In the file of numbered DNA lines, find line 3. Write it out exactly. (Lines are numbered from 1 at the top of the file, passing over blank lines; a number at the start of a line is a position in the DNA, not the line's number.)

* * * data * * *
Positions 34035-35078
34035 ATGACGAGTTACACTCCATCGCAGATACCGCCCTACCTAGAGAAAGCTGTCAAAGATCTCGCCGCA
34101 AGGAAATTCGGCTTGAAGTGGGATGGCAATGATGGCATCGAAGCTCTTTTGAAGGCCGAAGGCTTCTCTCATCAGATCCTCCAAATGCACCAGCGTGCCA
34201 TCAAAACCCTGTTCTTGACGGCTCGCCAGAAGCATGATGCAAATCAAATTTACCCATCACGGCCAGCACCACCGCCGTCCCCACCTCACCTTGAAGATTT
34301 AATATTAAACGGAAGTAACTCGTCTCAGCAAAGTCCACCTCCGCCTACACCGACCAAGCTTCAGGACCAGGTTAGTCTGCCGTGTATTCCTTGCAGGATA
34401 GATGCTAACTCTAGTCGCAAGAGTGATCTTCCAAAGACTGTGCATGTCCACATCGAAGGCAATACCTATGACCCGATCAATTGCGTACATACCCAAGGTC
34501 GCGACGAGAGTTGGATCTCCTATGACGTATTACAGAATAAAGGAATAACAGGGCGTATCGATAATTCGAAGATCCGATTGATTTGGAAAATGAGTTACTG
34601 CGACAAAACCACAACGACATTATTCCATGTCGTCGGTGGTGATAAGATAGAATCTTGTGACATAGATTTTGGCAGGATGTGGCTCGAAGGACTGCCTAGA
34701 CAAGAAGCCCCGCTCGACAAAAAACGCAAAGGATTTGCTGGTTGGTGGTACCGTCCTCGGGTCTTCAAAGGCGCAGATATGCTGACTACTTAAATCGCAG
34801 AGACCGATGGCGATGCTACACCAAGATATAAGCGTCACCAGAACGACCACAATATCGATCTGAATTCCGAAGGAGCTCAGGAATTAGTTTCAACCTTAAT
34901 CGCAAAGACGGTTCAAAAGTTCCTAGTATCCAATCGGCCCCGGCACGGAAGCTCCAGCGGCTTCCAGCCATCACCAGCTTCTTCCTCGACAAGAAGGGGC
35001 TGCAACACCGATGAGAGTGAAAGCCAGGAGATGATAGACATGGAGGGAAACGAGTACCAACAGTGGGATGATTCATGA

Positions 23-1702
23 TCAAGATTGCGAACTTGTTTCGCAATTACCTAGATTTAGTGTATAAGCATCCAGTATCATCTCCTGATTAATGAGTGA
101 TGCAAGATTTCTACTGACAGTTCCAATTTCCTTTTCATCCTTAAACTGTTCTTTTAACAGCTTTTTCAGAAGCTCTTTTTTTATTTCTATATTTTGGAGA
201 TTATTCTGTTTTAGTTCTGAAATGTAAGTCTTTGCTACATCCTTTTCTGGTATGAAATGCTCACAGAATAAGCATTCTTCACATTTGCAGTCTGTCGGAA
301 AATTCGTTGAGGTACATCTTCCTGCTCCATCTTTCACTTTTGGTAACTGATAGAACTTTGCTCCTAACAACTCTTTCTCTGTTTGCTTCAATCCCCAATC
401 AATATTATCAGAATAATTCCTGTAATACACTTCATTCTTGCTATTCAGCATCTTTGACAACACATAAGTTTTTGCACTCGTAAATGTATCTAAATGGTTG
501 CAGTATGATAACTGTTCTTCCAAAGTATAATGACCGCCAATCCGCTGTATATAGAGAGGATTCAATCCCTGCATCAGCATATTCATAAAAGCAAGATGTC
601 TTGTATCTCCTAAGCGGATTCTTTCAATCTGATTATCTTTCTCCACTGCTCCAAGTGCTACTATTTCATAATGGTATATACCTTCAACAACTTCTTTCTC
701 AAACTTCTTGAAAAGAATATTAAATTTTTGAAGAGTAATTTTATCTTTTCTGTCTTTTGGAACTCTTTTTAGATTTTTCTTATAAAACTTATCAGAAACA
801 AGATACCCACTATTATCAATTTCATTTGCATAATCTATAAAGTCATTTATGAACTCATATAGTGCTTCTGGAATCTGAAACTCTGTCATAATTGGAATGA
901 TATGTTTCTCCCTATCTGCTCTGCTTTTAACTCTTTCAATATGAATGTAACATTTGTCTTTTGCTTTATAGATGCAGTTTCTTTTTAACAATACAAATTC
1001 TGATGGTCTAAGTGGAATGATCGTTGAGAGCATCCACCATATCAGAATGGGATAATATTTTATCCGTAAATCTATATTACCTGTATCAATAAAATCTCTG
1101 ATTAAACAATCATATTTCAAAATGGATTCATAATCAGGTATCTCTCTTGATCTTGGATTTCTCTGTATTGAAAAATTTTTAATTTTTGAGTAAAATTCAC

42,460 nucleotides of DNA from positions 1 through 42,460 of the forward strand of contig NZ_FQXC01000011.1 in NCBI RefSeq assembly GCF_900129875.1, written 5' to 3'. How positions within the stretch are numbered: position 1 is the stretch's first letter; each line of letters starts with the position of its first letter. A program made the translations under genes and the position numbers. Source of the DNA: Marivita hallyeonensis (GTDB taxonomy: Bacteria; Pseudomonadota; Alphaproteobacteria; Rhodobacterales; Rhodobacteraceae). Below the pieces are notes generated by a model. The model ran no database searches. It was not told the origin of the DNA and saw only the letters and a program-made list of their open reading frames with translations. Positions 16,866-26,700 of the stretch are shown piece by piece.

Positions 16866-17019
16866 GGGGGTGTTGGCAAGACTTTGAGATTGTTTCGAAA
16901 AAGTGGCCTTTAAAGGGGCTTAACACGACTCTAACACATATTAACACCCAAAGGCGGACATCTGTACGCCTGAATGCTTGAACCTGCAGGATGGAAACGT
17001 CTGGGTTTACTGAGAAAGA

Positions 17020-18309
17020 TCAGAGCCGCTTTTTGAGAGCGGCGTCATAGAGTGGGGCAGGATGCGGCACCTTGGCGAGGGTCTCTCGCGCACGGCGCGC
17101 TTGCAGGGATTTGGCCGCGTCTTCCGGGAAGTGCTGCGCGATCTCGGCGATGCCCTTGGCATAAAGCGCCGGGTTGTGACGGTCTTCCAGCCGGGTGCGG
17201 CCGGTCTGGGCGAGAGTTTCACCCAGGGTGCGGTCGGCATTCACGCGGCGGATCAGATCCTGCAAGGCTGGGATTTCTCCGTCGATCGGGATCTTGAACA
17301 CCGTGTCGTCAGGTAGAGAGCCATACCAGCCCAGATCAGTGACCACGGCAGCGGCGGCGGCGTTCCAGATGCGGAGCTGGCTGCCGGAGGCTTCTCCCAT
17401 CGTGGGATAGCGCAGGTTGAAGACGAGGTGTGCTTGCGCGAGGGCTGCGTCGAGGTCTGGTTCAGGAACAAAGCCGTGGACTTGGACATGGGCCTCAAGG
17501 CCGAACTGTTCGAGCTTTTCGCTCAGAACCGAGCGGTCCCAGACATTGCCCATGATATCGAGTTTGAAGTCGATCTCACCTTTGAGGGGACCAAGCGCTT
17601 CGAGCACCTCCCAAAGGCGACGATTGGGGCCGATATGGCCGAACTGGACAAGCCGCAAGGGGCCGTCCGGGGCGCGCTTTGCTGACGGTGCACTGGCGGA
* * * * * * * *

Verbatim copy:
34101 AGGAAATTCGGCTTGAAGTGGGATGGCAATGATGGCATCGAAGCTCTTTTGAAGGCCGAAGGCTTCTCTCATCAGATCCTCCAAATGCACCAGCGTGCCA